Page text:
But there was a major plus and that was the gladiators, with such names as “Titan,” “Wolf,” “Fury,” “Justice,” “Hellga,” and “Crush.” In all honesty, I have a crush on Crush, who’s real name is Gina Carano, an MMA fighter from Las Vegas Nevada. The American Beauty is a 5-0 in MMA fights who hasn’t been taken longer than the 3rd round (with 2 knock-outs and 1 submission) and is, admittedly, there for the money. I have a feeling this minor celebrity will be propelled through the Gladiator status quickly, as many men have recognized her as the cream of the crop as far as hot gladiators go. Keep an eye of Carano, as I see her moving up in the future, as she increases her exposure.

Besides the hosts, Hogan and Ali, the most famous person on the show is Al Kaplon a former MLB Umpire and the referee from “Dodgeball.” And he made his presence felt during the first few episodes, first calling out a challenge for essentially fighting and ripping a gladiator (unfairly) and second for catching a mistake in the third episode as a gladiator cheated to prevent a challenger from scoring an extra two points.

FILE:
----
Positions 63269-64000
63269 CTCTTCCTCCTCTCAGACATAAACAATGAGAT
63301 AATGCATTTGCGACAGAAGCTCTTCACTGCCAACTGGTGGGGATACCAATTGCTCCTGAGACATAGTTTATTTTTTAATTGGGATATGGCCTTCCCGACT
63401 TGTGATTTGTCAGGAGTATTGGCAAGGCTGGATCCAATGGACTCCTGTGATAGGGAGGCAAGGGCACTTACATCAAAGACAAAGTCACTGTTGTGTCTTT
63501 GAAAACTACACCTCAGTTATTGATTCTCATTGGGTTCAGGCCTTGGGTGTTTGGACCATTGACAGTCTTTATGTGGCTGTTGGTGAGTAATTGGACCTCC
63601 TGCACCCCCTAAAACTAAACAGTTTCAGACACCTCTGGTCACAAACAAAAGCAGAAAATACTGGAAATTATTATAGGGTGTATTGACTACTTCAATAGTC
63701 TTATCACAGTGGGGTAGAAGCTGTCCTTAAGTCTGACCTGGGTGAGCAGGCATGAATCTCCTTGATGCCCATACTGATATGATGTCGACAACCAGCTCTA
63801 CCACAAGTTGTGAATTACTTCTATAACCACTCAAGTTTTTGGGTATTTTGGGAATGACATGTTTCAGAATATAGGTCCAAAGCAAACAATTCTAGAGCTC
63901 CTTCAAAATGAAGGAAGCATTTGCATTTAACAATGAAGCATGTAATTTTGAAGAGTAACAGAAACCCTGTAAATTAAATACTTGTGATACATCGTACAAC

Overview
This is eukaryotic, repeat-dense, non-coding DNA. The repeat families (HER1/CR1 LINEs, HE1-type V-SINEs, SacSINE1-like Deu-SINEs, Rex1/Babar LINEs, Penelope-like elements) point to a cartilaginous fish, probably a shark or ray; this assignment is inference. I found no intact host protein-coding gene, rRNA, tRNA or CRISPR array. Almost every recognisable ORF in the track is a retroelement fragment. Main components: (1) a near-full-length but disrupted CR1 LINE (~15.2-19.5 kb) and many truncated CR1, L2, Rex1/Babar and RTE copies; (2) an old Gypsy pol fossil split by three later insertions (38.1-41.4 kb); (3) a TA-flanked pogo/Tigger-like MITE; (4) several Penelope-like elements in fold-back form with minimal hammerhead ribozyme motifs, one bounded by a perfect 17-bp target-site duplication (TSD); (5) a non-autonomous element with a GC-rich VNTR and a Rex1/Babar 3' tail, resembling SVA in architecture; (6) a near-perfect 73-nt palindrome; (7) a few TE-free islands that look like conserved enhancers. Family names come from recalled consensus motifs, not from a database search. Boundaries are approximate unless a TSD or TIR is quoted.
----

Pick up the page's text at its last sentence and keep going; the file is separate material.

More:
The overall experience was excellent. The crowd was starting to get into it (thanks to some obnoxious songs) the gladiators played up their personas and boasted effectively and the challengers came off as total bitches. Not to mention my crush of “Crush” and my enjoyment of the “Joust,” which made “Crush” all that more appealing. I still felt as though the show, in all its glory, unintentional humor and polarity was missing something.

Where’s Joe Theismann?